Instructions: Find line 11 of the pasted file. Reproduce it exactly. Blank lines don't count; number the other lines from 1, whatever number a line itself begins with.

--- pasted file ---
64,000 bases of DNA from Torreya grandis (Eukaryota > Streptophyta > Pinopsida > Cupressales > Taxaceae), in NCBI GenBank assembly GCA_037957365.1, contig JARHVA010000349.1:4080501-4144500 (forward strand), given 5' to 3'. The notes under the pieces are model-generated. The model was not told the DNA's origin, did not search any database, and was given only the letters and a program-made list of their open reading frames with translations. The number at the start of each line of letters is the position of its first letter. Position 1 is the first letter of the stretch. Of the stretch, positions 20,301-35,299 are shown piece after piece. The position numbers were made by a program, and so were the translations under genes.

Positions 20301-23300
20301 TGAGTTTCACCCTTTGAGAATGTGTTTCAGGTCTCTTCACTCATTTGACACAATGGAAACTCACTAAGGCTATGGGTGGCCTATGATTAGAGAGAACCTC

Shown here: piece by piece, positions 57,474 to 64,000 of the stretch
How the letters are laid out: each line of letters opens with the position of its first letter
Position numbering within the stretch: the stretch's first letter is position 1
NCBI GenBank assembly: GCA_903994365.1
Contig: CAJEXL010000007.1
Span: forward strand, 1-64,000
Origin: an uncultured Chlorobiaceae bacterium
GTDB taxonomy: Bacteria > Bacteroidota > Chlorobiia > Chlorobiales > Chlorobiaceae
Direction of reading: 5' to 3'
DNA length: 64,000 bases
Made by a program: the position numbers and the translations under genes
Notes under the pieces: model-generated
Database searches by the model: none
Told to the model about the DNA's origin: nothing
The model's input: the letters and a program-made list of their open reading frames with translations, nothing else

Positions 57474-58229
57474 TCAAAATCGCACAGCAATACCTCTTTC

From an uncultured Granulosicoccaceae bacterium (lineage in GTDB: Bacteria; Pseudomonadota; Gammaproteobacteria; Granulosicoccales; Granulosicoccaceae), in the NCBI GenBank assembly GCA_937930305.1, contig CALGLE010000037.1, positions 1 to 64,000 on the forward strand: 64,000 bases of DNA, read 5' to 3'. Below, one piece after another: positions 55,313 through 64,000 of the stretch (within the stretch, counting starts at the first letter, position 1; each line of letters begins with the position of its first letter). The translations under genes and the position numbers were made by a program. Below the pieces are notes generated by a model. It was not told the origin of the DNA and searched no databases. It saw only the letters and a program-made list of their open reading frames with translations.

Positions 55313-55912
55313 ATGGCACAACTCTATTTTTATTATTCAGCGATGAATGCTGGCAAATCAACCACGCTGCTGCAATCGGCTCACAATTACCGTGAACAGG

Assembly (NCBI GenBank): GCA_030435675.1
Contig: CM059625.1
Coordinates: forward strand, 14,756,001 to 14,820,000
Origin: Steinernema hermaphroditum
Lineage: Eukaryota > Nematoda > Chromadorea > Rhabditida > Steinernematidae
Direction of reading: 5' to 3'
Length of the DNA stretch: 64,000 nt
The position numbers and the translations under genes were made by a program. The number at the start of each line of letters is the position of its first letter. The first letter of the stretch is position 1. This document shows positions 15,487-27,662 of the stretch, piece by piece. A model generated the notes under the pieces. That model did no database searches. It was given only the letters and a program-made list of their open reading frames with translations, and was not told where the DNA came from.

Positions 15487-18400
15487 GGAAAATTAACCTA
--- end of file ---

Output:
GTDB taxonomy: Bacteria > Bacteroidota > Chlorobiia > Chlorobiales > Chlorobiaceae